By Jim Ellis
April 1, 2019 — Several presumed presidential candidates whose aspirations appeared dormant have suddenly sprung to life. In reading the current political tea leaves, and should the latest trends prove true, we could return to projections of a Democratic presidential field as large as 23 candidates.
While it has been generally regarded as a given that former Vice President Joe Biden would enter the race next month, and all indications are that he will, as many as six others may also soon join according to individual published reports late last week.
Sen. Michael Bennet (D-CO), whose name surfaced months ago as an individual contemplating becoming a national candidate, all of a sudden says that he will likely do so. This, after seemingly weeks of not even being mentioned in the long list of aspiring candidates.
Ex-Virginia Gov. Terry McAuliffe, who looked to be gearing up early but hadn’t been heard from lately, also confirms that he is headed toward announcing his candidacy this month.
Montana Gov. Steve Bullock has brandished more overt signs of planning to run. Always admitting that he was considering becoming a candidate, Gov. Bullock has spent some time in Iowa conducting meetings and getting to know the political terrain. He has also firmly ruled out challenging Sen. Steve Daines (R-MT) and appears headed toward the national stage. Bullock is ineligible to seek a third term as governor, so these underlying signals seem more indicative that he will, in fact, run for president.
Three US House members are also headed toward candidacy. Reps. Seth Moulton (D-MA), Tim Ryan (D-OH), and Eric Swalwell (D-CA) are all sounding like presidential contenders as recently as this week.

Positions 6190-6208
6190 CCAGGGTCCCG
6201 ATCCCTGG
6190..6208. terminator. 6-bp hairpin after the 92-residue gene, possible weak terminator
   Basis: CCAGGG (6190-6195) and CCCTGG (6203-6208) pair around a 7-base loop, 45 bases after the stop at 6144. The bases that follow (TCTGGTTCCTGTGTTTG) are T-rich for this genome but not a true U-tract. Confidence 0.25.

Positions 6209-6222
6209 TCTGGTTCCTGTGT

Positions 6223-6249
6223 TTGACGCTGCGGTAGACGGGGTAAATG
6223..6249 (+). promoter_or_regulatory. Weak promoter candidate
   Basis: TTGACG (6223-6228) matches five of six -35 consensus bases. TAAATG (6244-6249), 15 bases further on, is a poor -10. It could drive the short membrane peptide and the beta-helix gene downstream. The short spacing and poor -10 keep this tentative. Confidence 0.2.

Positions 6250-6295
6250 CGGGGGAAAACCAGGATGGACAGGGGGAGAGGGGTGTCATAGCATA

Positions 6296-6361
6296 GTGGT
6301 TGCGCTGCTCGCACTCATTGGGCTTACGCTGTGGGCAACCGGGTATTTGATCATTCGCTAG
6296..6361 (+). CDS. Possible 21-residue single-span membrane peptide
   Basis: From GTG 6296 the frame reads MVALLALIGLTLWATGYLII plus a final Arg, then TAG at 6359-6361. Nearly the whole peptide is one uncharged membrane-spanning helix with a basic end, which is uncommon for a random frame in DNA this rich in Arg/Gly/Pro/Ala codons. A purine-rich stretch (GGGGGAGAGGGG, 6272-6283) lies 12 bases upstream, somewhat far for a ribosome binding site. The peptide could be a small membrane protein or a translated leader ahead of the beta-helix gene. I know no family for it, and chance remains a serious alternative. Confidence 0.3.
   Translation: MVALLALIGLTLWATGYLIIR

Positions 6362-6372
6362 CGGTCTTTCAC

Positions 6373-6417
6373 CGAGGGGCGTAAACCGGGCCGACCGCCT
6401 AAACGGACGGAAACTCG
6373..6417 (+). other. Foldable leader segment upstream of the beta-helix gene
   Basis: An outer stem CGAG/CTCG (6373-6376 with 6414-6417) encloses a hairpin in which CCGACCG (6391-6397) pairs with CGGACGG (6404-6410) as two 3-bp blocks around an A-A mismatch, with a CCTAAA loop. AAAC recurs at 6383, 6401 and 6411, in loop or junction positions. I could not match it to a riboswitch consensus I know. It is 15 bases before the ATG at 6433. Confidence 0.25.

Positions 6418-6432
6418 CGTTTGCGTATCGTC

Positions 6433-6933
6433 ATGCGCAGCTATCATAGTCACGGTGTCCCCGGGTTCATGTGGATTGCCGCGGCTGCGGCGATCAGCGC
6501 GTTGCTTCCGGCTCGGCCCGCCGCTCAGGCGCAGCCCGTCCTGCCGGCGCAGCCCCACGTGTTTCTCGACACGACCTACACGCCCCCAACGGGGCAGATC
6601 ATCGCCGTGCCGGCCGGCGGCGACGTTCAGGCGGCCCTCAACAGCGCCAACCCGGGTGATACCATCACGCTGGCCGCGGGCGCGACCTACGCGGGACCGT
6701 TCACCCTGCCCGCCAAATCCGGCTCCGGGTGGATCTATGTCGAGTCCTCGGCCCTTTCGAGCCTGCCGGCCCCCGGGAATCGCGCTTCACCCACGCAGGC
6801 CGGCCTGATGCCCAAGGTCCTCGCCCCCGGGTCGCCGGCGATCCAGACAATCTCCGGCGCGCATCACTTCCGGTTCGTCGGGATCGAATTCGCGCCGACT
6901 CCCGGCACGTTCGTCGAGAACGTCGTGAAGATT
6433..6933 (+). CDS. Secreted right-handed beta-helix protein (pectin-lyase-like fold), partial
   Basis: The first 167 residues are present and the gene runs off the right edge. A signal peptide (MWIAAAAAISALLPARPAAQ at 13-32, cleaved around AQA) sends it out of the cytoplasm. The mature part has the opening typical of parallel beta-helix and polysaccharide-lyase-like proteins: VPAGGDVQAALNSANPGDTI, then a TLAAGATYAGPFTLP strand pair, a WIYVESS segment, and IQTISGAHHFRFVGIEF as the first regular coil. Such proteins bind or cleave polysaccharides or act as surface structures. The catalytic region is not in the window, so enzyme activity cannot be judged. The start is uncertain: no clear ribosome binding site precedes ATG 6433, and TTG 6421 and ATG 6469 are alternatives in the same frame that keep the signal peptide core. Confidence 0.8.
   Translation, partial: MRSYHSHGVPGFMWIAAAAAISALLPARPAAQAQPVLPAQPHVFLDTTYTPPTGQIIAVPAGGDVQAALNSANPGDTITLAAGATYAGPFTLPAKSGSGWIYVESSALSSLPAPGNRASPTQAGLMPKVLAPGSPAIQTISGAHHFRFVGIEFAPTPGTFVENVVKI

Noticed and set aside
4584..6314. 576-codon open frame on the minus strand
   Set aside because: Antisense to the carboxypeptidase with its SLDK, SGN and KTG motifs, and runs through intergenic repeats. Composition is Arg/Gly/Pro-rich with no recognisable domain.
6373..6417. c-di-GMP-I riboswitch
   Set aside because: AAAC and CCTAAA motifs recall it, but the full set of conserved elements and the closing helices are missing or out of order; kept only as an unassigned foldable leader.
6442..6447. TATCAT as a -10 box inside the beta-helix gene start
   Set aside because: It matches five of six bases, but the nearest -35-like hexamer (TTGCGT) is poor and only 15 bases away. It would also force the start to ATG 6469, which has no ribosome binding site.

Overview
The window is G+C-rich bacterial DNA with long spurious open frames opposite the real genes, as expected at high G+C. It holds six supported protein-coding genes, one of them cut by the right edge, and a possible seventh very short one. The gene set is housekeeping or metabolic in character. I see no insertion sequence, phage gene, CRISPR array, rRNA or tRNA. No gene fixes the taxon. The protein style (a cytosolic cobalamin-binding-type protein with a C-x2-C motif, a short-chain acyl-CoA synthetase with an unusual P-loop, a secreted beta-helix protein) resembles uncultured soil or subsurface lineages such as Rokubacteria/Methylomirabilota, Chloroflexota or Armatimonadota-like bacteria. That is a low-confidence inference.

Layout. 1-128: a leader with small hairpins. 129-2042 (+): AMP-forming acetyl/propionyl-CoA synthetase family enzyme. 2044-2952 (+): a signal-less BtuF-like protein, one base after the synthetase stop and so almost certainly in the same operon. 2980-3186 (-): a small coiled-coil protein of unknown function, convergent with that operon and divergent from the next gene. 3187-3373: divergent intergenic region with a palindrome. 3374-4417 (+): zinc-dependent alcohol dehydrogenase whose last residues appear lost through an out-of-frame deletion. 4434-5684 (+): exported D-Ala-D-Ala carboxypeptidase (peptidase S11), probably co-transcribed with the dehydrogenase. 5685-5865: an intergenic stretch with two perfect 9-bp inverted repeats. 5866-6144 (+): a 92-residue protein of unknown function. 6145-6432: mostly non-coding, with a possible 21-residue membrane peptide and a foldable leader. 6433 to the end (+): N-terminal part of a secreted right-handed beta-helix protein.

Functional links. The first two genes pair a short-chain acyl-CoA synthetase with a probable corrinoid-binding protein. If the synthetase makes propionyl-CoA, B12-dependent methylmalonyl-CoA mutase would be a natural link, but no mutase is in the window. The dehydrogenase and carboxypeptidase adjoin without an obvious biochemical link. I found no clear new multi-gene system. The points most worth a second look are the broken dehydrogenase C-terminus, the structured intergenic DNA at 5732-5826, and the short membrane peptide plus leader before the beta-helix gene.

Rep. Moulton, who helped lead the unsuccessful Democratic opposition to Speaker Nancy Pelosi and thus has little in the way to expect from a House career, has made several trips to New Hampshire. Moulton’s 66th District of Massachusetts borders New Hampshire, so he is already a known entity in the Granite State. Those close to the congressman reportedly indicate that he is planning to enter the presidential race.
Rep. Ryan said earlier this week that he is also likely to enter the presidential race but will simultaneously file for re-election to the House, which is permissible under Ohio election law. Even if Ryan becomes a presidential candidate, he is unlikely to go far, but the Ohio primary scheduled for March 10, 2020 could award him some key early delegate votes.
California Congressman Swalwell has been talking about running for president for the better part of a year, but he has still yet to enter the race. Swalwell now says he is close to a decision and pledges to not seek re-election to the House if he enters the national race. Of the three congressmen, Rep. Swalwell may be the least likely to actually become a presidential candidate because he would be risking the most.
Additionally, South Bend Mayor Pete Buttigieg, clearly one of the lower-tier candidates, appears to be making a move. He has likely qualified as a debate participant for the June and July series because he already has more than 65,000 individual donors to his campaign, has 200 contributors from at least 20 states, and not only reached one percent in a national poll, he has surpassed the minimum number by four-fold. The new Quinnipiac University survey (March 21-25; 1,358 US registered voters, 559 likely Democratic primary voters) finds Buttigieg jumping to four percent support, slightly ahead of Massachusetts Sen. Elizabeth Warren and two full points beyond Sen. Cory Booker’s (D-NJ) preference level.
Businessman Andrew Yang has also been making a mark. He, too, has surpassed the fundraising requirements and has reached one percent in polling several times. His guaranteed universal income proposal and comments about circumcision has generated some national media attention, and his videos have gone viral on the Internet.
Is it possible that any one of these lesser known candidates catches a wave to catapult him or her into serious contention? It’s possible, but highly unlikely that any of the aforementioned later entries reaches a position to seriously contest for the nomination. But, then again, the same thing was said about Donald Trump at this point in 2015.